Melatonin receptor agonists
Melatonin receptor agonists are a group of prescription drugs that promote sleep via regulation of the body’s circadian rhythm. These drugs are not controlled substances and do not carry risks for addiction.
- Ramelteon (Rozerem).
- Tasimelteon (Hetlioz).
Melatonin receptor agonists interact with the antidepressant drug, fluvoxamine (Luvox). Common side effects include drowsiness and dizziness.
In some cases, certain antidepressants may be prescribed to treat insomnia. These treatment options may be particularly beneficial in people with concurrent insomnia and depression.
- Doxepin (Silenor), a tricyclic antidepressant (TCA).
- Trazodone, a serotonin modulator.
Antidepressants work by affecting the activity of chemical messengers in the brain such as norepinephrine and serotonin. These chemicals are involved in regulating many brain functions including mood and sleep.
All antidepressants carry a boxed warning for increased risk of suicidal behavior in children and young adults. This risk is higher within the first few months of use and when there is a dose change. People using monoamine oxidase inhibitors (MAOIs) should not take. Side effects of doxepin and trazodone may include dizziness, drowsiness, headache, dry mouth, nausea, blurred vision, and constipation.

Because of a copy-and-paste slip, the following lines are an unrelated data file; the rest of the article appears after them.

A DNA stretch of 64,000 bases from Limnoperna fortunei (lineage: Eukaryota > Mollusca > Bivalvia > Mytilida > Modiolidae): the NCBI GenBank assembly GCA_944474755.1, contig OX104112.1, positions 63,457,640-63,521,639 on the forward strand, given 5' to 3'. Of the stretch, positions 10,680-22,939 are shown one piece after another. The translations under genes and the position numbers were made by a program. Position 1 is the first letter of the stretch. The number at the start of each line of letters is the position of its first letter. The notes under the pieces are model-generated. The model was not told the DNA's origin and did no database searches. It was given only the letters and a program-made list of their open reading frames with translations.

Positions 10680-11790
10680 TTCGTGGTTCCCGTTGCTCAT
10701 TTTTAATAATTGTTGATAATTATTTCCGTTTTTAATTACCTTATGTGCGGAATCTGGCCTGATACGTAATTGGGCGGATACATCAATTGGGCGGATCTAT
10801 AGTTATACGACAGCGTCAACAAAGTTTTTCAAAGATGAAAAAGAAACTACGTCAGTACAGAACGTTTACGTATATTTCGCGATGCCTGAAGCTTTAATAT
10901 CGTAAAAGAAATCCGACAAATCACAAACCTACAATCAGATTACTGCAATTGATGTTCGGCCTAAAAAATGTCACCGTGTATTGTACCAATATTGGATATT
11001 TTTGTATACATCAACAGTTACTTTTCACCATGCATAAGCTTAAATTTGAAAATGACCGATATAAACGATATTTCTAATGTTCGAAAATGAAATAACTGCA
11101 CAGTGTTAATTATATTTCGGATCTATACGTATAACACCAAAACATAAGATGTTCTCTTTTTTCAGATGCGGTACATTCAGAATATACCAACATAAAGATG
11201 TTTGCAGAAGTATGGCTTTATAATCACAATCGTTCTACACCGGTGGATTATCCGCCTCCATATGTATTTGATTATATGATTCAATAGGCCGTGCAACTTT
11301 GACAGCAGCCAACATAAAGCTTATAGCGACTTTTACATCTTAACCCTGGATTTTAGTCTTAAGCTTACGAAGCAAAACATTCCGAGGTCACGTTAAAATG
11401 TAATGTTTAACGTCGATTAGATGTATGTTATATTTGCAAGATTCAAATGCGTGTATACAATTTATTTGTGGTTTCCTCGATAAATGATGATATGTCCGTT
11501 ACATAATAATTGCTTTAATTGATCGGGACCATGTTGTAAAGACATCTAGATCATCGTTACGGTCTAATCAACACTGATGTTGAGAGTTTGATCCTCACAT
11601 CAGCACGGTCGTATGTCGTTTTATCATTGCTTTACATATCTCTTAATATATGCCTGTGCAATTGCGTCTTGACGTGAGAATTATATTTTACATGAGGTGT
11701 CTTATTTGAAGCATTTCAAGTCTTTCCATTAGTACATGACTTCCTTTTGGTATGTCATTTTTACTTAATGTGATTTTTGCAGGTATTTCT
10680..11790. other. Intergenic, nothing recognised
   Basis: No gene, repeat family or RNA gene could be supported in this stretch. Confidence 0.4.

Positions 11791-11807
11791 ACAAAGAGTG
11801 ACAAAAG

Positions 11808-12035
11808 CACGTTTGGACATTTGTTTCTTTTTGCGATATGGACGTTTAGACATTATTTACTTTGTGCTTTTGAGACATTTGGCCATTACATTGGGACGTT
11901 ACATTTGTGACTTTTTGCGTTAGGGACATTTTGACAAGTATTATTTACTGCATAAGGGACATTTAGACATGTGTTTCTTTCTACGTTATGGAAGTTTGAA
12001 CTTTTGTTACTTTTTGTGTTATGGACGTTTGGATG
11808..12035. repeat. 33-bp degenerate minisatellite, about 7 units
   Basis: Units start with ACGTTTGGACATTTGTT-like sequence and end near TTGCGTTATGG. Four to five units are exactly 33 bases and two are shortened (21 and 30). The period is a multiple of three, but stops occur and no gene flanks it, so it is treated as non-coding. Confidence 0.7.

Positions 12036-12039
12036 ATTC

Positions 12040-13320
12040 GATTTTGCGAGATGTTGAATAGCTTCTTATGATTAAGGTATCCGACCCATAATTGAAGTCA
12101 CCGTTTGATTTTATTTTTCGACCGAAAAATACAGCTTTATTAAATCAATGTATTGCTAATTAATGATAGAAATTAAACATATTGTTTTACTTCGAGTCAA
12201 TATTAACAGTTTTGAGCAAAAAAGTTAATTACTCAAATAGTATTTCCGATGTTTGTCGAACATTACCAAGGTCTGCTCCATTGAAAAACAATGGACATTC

To determine which sleeping aid is right for you, whether it be natural sleeping aids or prescription sleeping pills, it is important to speak to your physician regarding your medical history and current medication use.
- Sleep Medicine Reviews. The Role of Sleep Hygiene in Promoting Public Health: A Review of Empirical Evidence.
- Sleep Medicine Reviews. Herbal medicine for insomnia: A systematic review and meta-analysis.
- PLoS One. Meta-Analysis: Melatonin for the Treatment of Primary Sleep Disorders.
- American Family Physician. Treatment of Chronic Insomnia in Adults: ACP Guideline.
- Journal of evidence-based integrative medicine. Valerian Root in Treating Sleep Problems and Associated Disorders-A Systematic Review and Meta-Analysis.